Caught in the net: A pleasure to treasure

Last year's collaboration with Scarlett Johansson was probably more aesthetically pleasing, but music fans will likely be more excited by Pete Yorn's latest hook-up with Frank Black, aka Black Francis.

The Pixies front man (below) has produced the LA singer-songwriter's new self-titled album, which will be released on 28 September. The first track from it has emerged. Called "Precious Stone", it's something of a rousing alt-rock number – seems a bit sub-Springsteen, but it will still be interesting to hear what the pair come up with for the rest of the record. You can get a free download of the song if you go to peteyorn.com/freesong and tweet about the track.

Time to look on the bright side

The Irish duo Solar Bears make dreamy electro soundscapes with cinematic flourishes. They also bear a debt to the early ambient works of Aphex Twin, though I think one track I heard veers perilously close to Zero 7, but don't let that put you off. The pair, John Kowalski and Rian Trench, have been picked up by Planet Mu, who will release their album She Was Coloured In on 20 September. Snippets of the whole record are streaming on planet.mu. Listen to two full tracks, including the beautiful and quietly soaring synth and guitar epic "Neon Colony", at independent.co.uk/lryan.

When words and musicians collide

The latest edition of Hamish Hamilton's free online/PDF literary journal is out – get it at fivedials.com/fivedials. Themed around the idea of a wide-ranging music festival, the issue features numerous figures from the music world (and beyond): James Murphy writes about his seminal song "Losing My Edge; there's also a short story by Kele Okereke, a poem by Ryan Adams, and contributions from Mike Watt and Dean Wareham, among others.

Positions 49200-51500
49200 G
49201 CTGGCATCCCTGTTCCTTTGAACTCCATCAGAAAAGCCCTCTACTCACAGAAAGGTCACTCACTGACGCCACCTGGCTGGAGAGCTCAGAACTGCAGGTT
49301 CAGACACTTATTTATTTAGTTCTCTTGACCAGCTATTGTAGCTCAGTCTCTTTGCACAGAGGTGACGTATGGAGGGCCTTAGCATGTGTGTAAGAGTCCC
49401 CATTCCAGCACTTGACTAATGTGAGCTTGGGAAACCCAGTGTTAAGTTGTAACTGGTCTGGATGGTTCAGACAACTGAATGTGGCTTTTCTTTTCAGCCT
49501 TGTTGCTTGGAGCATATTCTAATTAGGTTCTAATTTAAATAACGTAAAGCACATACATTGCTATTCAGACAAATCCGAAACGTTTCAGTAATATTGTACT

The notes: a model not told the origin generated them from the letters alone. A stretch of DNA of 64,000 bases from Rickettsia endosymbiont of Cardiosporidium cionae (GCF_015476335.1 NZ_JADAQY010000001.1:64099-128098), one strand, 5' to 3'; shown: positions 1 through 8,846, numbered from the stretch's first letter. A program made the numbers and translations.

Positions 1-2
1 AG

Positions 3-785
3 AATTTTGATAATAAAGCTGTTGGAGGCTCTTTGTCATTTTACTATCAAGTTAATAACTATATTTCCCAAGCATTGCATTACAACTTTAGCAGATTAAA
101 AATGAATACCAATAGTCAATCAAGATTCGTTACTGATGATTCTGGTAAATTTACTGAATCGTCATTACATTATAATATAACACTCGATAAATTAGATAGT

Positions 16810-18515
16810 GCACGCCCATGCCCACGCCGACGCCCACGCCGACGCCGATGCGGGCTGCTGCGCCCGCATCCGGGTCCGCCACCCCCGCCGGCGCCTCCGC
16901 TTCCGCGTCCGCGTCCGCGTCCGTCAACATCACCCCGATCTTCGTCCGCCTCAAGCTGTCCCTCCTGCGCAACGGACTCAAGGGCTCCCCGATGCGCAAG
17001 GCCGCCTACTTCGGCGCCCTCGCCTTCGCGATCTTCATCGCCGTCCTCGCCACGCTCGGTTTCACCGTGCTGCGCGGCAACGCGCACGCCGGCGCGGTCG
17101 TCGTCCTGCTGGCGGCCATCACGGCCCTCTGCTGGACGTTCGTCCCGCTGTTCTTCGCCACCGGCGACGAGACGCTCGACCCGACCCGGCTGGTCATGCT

Amusing details to digest

The entertaining arrival of Kanye West on Twitter ( @kanyewest) has been getting a lot of attention recently (see also Kanye's tweets reimagined as old New Yorker cartoons at ind.pn/amBp0o . But arguably the best new music-based addition to Twitter has been @discographies, a feed offering "a definitive guide to an artist's body of work (studio albums only) in 140 characters" (it's not clear who is behind it). That is pretty much what they do: succinct, humorous and impressively accurate rundowns of music careers, all in the space of a single Twitter dispatch. Pointless? Yes. But also weirdly addictive. Here is their brilliant summation of the Red Hot Chili Peppers' recorded output: "1-4 Seinfeld theme prototypes; 5 why somebody had to invent Auto-Tune; 6 'sorry, Dave'; 7-9 somebody invented Auto-Tune".

The word on... Arcade Fire, 'The Suburbs'

"After opening up so well in the centre, 'The Suburbs' retreats back into mawkish territory for 'We Used to Wait', and the even more lifeless 'Sprawl (Flatland)', which threatens to kill the energy of the album altogether." popmatters.com

"On 'The Suburbs', their third album, Arcade Fire sound more like a band than ever before — at times bucolic, at others epic on the verge of overwrought, rarely crossing the line (as they have in the past) between masterful, grandiose composition and exaggerated stadium rock." tinymixtapes.com

"Their most thrillingly engrossing chapter yet; a complex, captivating work that, several cycles down the line, retains the magic and mystery of that first tentative encounter. You could call it their 'OK Computer'. But it's arguably better than that." bbc.co.uk/music

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